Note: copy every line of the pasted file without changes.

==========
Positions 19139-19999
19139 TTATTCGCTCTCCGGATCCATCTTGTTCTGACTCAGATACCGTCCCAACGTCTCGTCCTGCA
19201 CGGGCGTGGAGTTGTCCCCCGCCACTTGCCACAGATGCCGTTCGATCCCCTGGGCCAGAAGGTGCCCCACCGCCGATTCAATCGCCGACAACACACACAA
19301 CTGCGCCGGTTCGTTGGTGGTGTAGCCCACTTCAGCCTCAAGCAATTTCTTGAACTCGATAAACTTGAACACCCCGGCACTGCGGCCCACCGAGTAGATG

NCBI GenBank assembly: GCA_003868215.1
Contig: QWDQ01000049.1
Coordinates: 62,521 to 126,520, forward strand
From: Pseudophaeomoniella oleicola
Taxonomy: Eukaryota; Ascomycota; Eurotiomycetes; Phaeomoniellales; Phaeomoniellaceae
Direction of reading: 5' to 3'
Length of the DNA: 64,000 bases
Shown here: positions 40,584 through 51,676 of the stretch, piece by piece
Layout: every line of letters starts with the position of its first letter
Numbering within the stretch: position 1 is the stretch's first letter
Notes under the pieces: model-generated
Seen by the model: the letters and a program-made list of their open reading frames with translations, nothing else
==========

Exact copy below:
Positions 19139-19999
19139 TTATTCGCTCTCCGGATCCATCTTGTTCTGACTCAGATACCGTCCCAACGTCTCGTCCTGCA
19201 CGGGCGTGGAGTTGTCCCCCGCCACTTGCCACAGATGCCGTTCGATCCCCTGGGCCAGAAGGTGCCCCACCGCCGATTCAATCGCCGACAACACACACAA
19301 CTGCGCCGGTTCGTTGGTGGTGTAGCCCACTTCAGCCTCAAGCAATTTCTTGAACTCGATAAACTTGAACACCCCGGCACTGCGGCCCACCGAGTAGATG

NCBI GenBank assembly: GCA_003868215.1
Contig: QWDQ01000049.1
Coordinates: 62,521 to 126,520, forward strand
From: Pseudophaeomoniella oleicola
Taxonomy: Eukaryota; Ascomycota; Eurotiomycetes; Phaeomoniellales; Phaeomoniellaceae
Direction of reading: 5' to 3'
Length of the DNA: 64,000 bases
Shown here: positions 40,584 through 51,676 of the stretch, piece by piece
Layout: every line of letters starts with the position of its first letter
Numbering within the stretch: position 1 is the stretch's first letter
Notes under the pieces: model-generated
Seen by the model: the letters and a program-made list of their open reading frames with translations, nothing else